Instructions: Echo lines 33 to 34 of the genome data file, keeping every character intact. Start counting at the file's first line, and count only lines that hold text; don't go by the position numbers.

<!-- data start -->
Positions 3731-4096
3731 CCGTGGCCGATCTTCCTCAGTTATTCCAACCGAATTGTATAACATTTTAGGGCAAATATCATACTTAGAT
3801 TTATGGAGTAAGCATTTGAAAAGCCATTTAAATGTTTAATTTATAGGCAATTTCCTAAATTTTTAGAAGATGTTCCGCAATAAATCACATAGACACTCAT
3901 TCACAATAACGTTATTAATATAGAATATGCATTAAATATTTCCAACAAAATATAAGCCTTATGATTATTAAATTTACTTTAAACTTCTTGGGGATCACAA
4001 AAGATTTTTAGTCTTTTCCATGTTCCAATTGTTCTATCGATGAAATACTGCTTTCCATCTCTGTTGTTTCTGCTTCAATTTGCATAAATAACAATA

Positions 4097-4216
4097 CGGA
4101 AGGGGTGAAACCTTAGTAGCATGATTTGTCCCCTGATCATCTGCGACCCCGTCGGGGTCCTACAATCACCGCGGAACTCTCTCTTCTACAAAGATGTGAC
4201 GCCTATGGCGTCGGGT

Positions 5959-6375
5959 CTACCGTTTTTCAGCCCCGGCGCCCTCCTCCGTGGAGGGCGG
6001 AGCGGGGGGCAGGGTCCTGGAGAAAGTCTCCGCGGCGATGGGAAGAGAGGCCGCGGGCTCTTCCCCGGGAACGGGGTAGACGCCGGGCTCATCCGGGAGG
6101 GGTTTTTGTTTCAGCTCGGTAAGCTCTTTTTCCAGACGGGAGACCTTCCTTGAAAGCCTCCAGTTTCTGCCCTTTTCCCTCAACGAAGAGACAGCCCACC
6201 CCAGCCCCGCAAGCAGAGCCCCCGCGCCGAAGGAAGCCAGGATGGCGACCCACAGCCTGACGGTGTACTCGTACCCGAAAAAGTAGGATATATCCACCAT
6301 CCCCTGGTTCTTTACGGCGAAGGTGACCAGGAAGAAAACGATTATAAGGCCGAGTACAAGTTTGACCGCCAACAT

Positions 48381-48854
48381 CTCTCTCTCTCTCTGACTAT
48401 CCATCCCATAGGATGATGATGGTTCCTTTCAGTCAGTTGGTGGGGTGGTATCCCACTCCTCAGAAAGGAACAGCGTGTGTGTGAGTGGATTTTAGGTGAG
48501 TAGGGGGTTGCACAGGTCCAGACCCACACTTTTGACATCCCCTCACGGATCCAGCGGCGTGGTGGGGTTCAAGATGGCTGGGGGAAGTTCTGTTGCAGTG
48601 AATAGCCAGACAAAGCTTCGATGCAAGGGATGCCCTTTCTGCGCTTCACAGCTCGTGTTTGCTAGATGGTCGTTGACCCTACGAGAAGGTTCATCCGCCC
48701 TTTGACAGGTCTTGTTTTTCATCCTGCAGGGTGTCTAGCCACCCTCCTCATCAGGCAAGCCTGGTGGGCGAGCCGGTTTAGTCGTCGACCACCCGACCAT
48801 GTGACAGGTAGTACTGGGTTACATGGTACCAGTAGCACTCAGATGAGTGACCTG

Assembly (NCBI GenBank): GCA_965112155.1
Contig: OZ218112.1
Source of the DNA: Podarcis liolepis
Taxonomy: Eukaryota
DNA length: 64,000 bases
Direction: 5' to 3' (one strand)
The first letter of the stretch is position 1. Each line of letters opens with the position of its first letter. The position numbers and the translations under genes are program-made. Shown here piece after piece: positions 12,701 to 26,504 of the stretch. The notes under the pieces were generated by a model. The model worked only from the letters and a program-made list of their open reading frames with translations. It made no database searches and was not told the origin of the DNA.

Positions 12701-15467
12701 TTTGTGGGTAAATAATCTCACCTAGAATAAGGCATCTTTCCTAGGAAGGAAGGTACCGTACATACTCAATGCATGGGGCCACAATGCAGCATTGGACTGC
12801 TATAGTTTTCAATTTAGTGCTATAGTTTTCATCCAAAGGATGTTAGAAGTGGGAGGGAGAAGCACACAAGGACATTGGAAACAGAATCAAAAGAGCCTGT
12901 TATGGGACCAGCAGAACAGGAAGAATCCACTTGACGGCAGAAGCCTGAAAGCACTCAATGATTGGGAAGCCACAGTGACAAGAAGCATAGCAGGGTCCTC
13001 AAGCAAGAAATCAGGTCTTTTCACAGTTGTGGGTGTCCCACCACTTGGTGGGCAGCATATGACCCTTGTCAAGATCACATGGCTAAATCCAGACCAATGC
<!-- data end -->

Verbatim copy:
12901 TATGGGACCAGCAGAACAGGAAGAATCCACTTGACGGCAGAAGCCTGAAAGCACTCAATGATTGGGAAGCCACAGTGACAAGAAGCATAGCAGGGTCCTC
13001 AAGCAAGAAATCAGGTCTTTTCACAGTTGTGGGTGTCCCACCACTTGGTGGGCAGCATATGACCCTTGTCAAGATCACATGGCTAAATCCAGACCAATGC